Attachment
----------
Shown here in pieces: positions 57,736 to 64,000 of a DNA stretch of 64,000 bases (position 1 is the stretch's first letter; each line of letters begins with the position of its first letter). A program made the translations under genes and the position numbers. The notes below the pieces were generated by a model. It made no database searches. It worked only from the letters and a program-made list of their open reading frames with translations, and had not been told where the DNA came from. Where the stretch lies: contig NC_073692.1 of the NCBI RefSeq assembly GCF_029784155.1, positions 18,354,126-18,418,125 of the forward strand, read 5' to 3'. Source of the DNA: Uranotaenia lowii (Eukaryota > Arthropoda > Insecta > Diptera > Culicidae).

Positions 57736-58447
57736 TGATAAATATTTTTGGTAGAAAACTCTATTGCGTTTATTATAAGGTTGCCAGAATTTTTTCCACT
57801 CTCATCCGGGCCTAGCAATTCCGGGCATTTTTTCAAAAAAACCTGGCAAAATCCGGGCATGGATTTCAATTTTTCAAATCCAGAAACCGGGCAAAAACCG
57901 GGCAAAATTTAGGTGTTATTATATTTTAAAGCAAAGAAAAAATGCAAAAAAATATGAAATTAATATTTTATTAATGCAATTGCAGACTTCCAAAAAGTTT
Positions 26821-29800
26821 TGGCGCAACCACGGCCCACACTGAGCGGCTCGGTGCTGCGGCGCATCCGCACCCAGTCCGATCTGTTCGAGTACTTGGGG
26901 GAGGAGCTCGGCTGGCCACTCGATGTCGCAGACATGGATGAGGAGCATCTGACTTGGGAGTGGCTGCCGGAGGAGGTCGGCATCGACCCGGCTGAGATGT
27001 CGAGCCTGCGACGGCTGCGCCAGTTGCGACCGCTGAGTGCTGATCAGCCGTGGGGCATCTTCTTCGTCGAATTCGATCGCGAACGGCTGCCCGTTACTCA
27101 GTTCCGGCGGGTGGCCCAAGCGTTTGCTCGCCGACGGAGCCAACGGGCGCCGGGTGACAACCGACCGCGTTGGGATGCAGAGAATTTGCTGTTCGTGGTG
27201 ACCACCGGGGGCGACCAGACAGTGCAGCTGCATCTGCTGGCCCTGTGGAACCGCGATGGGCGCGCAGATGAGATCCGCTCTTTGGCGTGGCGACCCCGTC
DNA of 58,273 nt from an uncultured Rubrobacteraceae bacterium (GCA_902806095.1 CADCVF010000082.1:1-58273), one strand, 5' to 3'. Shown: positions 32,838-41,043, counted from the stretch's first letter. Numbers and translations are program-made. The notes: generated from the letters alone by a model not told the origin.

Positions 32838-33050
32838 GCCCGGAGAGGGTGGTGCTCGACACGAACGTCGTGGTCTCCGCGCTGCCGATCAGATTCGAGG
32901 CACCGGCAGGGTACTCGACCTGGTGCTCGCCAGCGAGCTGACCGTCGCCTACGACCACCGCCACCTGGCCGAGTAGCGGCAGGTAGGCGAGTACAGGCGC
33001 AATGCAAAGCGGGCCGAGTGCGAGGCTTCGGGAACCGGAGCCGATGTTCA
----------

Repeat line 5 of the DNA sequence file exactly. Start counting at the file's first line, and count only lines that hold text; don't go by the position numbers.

57901 GGCAAAATTTAGGTGTTATTATATTTTAAAGCAAAGAAAAAATGCAAAAAAATATGAAATTAATATTTTATTAATGCAATTGCAGACTTCCAAAAAGTTT